The recent major breach at Zappos.com should lead security professionals in all industries to carefully review how much client information their organization really needs to store, security expert Fred Cate says.
Francoise Gilbert of the IT Law Group won't give Zappos an "A" for how the online retailer reacted to its recent data breach. So, what can organizations learn from the incident, so they're better prepared?
Citigroup has confirmed its consumer banking sites were temporarily offline Friday because of what a bank spokesman referred to as temporary outages. Hackers with Anonymous have claimed to be behind the attacks.
"The misfortune here for the banks is that they can have the best fraud-detection systems out there ... but it all breaks down when they call the 'hacker' to verify the transaction," says Gartner's Avivah Litan.
Verisign Inc. may have followed the letter of the law when revealing a series of breaches in an SEC filing. But the company that assures the flow of a hefty portion of Internet traffic should have been more forthright to ease the minds of its various constituencies.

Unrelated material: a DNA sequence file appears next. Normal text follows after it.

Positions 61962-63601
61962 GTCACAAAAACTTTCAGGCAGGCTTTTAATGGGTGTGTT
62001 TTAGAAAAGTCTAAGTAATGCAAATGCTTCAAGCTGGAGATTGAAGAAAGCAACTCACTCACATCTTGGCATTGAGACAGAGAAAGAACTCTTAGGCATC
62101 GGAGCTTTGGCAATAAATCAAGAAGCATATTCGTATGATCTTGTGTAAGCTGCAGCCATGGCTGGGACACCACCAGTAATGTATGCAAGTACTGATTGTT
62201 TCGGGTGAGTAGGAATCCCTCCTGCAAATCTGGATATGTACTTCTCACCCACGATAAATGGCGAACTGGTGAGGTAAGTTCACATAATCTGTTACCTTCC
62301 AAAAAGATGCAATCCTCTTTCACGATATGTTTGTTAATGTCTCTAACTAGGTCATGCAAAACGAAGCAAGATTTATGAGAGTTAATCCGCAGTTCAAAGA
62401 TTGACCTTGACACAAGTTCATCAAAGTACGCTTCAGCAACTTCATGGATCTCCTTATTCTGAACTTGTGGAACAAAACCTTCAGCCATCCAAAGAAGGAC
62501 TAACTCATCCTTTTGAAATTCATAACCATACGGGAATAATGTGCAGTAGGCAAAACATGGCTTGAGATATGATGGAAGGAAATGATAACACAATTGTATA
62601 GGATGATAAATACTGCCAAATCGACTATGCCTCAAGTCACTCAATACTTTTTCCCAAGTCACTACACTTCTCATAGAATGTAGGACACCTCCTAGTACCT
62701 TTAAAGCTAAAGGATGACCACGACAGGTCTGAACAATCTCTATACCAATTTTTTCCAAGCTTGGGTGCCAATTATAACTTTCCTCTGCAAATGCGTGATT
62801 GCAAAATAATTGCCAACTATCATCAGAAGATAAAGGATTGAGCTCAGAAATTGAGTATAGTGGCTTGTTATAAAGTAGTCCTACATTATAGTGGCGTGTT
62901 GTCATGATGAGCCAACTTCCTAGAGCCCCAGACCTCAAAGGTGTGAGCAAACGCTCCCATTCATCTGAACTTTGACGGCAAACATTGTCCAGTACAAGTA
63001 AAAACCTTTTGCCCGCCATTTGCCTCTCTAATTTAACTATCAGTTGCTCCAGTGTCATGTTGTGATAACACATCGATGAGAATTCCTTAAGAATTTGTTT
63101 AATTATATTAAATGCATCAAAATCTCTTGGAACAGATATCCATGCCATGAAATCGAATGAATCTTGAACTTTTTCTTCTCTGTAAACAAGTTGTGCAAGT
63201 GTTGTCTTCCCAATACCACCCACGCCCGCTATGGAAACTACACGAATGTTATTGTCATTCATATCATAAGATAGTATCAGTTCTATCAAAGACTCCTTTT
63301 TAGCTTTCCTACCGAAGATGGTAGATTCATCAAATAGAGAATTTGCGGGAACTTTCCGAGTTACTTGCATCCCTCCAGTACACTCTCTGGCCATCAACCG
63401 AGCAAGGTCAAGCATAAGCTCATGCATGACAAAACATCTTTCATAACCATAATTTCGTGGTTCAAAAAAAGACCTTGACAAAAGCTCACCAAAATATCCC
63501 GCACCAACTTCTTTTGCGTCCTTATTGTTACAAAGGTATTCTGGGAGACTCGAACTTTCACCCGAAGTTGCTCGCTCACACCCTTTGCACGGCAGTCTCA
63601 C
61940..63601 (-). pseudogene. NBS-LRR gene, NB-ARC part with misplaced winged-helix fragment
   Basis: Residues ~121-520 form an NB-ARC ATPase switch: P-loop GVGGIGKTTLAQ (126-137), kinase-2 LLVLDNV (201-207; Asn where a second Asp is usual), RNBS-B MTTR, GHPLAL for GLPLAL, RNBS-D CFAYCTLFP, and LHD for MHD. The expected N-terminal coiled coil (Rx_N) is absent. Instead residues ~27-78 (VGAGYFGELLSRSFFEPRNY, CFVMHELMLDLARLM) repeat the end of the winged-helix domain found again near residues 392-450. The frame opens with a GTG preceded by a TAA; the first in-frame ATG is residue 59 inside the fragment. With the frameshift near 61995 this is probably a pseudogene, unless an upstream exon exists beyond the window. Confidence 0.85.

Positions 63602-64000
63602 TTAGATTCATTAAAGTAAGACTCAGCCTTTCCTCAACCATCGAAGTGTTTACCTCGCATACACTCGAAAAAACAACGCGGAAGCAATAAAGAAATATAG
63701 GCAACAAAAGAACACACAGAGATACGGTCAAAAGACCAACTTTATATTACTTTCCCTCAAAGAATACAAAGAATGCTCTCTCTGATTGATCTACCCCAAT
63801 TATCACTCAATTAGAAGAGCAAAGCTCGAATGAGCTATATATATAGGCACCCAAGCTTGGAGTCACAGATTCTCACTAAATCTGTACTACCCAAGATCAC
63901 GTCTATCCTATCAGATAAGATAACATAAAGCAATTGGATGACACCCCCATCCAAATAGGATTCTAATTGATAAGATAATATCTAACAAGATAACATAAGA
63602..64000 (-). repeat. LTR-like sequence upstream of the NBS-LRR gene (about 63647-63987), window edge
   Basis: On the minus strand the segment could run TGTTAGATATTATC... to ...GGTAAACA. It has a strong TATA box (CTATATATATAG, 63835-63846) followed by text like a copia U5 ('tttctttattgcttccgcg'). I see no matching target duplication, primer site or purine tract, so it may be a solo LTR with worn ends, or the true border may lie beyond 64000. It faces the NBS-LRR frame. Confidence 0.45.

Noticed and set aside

Verisign, operator of two of the 13 root name servers that route traffic on the Internet, has revealed that outsiders attacked its computer network several times in 2010, but top management did not learn of the incidents until September 2011.
The hacking group Anonymous Brazil has targeted the websites of several of Brazil's top financial institutions, including Banco Bradesco and Banco do Brasil, with distributed denial-of-service attacks, leaving the sites in the dark, the Associated Press reports.
Organizations that have experienced a breach report that three lessons they learned were to limit the amount of personal information collected, limit sharing data with third parties and limit the amount of data stored, a new survey shows.
The University of Hawaii has agreed to settle a class action lawsuit involving data breaches affecting about 96,000. It agreed to provide those affected two years of free credit monitoring and credit restoration services.
Security and privacy officers for global organizations can expect increased work in protecting customer data if a proposed regulation introduced before the European Commission becomes law, cyber and privacy lawyer Francoise Gilbert says.